In February 1994 I bought my first copy of Sarat Chandra Das’s famous Tibetan-English Dictionary from The Oxford Book & Stationery Co. in Darjeeling. In the years that followed I lugged successive copies of ‘Das’, as we used to call it, back and forth, as I studied Tibetan and Buddhism in London, Kathmandu, Dharamsala, and elsewhere. And in time there were plenty of other dictionaries too in my backpack, along with all the grammar books and works of reference I could carry, not to mention the many Tibetan tomes I would be struggling with at any given time.

This is not to say that consulting dictionaries — much less carrying them — was the key to my becoming a translator. It was not, at least not by itself; even if one of my teachers did once hold up his well-worn, no-longer-bound-together copy of Jäschke’s dictionary as evidence of the kind of persistent page-turning required to master the language, in a sort of bibliophile version of Milarepa’s final instruction to Gampopa.

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Original Sins and the Mythical Origins of a Confessional Practice




The “sins” of the title are not necessarily my own, although the origin of this post does perhaps lie in some mistakes I made in the (not too distant) past. In 2001, when Orgyen Tobgyal Rinpoche taught on the practice of confession known as Narak Kong Shak in Lerab Ling I served as his translator—a truly nerve-racking experience, as others can testify. I found the task particularly difficult when Rinpoche recounted the story translated below. Faced with a barrage of unfamiliar names and terminology, I could offer no more than a hopelessly garbled summary. What follows is therefore a long-delayed attempt to make amends for that initial mistranslation, and, hopefully, to provide an introduction to a significant but previously unexamined (in English, at least) myth.

The story of the brahmin Conch-Garlanded (Dung gi phreng ba can) and his betrayal at the hands of his own student, a prince—named Virtue-Beholder (dGe mthong) in some later versions—is referred to extensively in Nyingma literature, both in early terma revelations and in later kama (bka’ ma) compilations. It provides the origin for the confessional practice known as the ‘sovereign of remorseful purifications’ (’gyod tshangs rgyal po) and even the entire category of practices that appear under the rubric of “Dredging the Depths of Hell” (Na rak dong sprugs).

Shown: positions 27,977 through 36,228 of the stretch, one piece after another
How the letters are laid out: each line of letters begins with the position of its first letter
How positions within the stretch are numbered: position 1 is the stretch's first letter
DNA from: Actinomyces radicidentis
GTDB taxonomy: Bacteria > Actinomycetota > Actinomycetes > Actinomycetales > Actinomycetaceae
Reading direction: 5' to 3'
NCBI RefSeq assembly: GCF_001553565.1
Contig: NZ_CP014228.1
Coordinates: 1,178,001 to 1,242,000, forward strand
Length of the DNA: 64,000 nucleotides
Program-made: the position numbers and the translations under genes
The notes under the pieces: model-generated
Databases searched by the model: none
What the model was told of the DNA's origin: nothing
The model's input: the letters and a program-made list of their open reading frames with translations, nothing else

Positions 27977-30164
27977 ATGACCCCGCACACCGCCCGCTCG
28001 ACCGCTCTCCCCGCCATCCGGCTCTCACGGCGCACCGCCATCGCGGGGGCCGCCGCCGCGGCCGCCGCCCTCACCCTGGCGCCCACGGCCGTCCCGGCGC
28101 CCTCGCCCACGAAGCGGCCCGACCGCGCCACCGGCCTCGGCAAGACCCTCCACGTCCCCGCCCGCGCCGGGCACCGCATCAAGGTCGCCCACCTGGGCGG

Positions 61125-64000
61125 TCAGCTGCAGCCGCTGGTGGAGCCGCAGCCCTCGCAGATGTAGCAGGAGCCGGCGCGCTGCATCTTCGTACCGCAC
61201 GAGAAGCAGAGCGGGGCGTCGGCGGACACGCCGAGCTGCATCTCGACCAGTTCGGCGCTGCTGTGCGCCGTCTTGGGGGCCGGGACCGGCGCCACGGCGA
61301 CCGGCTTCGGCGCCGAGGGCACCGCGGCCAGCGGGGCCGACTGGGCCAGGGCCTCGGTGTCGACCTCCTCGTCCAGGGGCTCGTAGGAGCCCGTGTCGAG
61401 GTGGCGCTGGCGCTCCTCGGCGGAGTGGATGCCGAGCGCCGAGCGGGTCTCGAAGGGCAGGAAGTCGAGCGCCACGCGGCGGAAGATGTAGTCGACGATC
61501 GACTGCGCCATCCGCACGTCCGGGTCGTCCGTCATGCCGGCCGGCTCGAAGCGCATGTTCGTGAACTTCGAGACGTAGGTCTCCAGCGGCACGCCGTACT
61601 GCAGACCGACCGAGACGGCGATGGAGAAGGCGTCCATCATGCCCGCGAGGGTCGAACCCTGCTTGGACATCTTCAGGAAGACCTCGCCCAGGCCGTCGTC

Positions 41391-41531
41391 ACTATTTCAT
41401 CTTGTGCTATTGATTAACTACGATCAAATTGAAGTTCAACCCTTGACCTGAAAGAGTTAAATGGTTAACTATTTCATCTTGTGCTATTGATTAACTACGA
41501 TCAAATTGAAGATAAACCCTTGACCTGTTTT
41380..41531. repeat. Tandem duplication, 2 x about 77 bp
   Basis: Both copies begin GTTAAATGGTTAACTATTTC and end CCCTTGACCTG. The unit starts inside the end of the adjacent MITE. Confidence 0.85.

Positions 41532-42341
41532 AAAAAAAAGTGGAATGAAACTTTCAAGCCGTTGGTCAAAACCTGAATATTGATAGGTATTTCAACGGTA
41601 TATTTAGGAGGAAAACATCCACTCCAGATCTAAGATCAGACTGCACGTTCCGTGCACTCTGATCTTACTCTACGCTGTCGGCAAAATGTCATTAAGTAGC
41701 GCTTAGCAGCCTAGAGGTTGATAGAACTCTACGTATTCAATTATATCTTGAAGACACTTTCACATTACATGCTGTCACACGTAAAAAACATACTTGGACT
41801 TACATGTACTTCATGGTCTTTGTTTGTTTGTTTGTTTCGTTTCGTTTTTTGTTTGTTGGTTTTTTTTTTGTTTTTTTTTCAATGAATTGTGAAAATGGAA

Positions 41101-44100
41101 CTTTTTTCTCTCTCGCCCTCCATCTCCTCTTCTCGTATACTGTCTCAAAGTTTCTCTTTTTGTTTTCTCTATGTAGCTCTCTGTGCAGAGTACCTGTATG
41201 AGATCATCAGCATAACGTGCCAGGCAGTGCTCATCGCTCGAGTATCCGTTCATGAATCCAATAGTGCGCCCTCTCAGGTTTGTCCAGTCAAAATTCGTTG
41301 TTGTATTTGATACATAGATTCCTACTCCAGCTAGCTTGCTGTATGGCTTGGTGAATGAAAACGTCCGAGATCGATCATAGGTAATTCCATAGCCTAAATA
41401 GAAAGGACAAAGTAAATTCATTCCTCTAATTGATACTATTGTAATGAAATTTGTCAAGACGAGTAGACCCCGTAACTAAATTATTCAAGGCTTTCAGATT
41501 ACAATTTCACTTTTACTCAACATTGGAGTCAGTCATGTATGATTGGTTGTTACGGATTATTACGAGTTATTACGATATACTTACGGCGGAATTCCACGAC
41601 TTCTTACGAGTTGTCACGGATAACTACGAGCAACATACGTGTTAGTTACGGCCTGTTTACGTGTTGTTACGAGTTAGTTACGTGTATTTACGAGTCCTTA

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The Miraculous Death of the ‘Other’ Dakpo Tashi Namgyal


ches dkon

Ches dkon pa’i sa skya’i mkhas grub chen po khag gsum gyi rnam thar

There are times when the apparent paucity of names available to Tibetans can prove confusing. If it seems as if Dharamsala has more than its fair share of Tenzins, for example, this is because so many of its residents have taken refuge with His Holiness the Dalai Lama, Tenzin Gyatso—who, following tradition, bestows his own first name on others. Still, when a second name is added the resulting permutations usually suffice to bring at least a degree of clarity. Yet there are some names that seem to have been deliberately contrived purely to confound the historian or the compiler of databases. Such a name is Dakpo Tashi Namgyal (dwags po bkra shis rnam rgyal), for as common as “Tashi Namgyal” might be in general—and TBRC lists at least sixteen notable examples from Tibetan history—it seems to defy the odds that there should have been two eminent teachers by that name who also acquired the prefix “Dakpo”.

Of these two, the later Dakpo Tashi Namgyal (1512/13–1587) is perhaps the better known today. He is chiefly remembered for being the author of a major work on Mahāmudrā, The Rays of Moonlight (phyag chen zla ba’i ’od zer), which has been translated into English by Lobsang Lhalungpa. (Another of his works on Mahāmudrā is included in the recent Mahāmudrā and Related Instructions, translated by Peter Alan Roberts.)